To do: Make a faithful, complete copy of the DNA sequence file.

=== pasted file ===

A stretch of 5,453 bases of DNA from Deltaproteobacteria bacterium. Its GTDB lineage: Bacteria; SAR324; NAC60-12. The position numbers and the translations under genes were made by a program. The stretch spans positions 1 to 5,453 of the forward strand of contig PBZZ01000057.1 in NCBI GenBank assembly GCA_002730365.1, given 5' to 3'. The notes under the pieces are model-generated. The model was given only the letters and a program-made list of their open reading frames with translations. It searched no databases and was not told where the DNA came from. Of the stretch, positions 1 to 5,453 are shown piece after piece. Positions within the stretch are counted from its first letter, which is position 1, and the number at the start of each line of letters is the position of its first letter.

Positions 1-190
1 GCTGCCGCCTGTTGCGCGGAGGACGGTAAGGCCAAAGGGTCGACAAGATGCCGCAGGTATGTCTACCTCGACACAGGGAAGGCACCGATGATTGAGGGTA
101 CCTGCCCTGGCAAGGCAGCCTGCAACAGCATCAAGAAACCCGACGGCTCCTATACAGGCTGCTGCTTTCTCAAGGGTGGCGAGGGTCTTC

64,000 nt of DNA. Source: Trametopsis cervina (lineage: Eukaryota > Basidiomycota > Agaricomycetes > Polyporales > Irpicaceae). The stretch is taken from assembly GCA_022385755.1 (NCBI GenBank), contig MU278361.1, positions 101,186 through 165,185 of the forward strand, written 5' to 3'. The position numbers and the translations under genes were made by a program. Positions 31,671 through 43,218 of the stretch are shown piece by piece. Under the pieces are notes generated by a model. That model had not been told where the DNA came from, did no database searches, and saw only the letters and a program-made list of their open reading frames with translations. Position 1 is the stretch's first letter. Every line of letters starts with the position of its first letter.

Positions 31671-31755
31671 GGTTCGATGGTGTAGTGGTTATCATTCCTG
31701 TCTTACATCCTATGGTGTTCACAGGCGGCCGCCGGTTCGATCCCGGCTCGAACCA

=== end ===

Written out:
A stretch of 5,453 bases of DNA from Deltaproteobacteria bacterium. Its GTDB lineage: Bacteria; SAR324; NAC60-12. The position numbers and the translations under genes were made by a program. The stretch spans positions 1 to 5,453 of the forward strand of contig PBZZ01000057.1 in NCBI GenBank assembly GCA_002730365.1, given 5' to 3'. The notes under the pieces are model-generated. The model was given only the letters and a program-made list of their open reading frames with translations. It searched no databases and was not told where the DNA came from. Of the stretch, positions 1 to 5,453 are shown piece after piece. Positions within the stretch are counted from its first letter, which is position 1, and the number at the start of each line of letters is the position of its first letter.

Positions 1-190
1 GCTGCCGCCTGTTGCGCGGAGGACGGTAAGGCCAAAGGGTCGACAAGATGCCGCAGGTATGTCTACCTCGACACAGGGAAGGCACCGATGATTGAGGGTA
101 CCTGCCCTGGCAAGGCAGCCTGCAACAGCATCAAGAAACCCGACGGCTCCTATACAGGCTGCTGCTTTCTCAAGGGTGGCGAGGGTCTTC

64,000 nt of DNA. Source: Trametopsis cervina (lineage: Eukaryota > Basidiomycota > Agaricomycetes > Polyporales > Irpicaceae). The stretch is taken from assembly GCA_022385755.1 (NCBI GenBank), contig MU278361.1, positions 101,186 through 165,185 of the forward strand, written 5' to 3'. The position numbers and the translations under genes were made by a program. Positions 31,671 through 43,218 of the stretch are shown piece by piece. Under the pieces are notes generated by a model. That model had not been told where the DNA came from, did no database searches, and saw only the letters and a program-made list of their open reading frames with translations. Position 1 is the stretch's first letter. Every line of letters starts with the position of its first letter.

Positions 31671-31755
31671 GGTTCGATGGTGTAGTGGTTATCATTCCTG
31701 TCTTACATCCTATGGTGTTCACAGGCGGCCGCCGGTTCGATCCCGGCTCGAACCA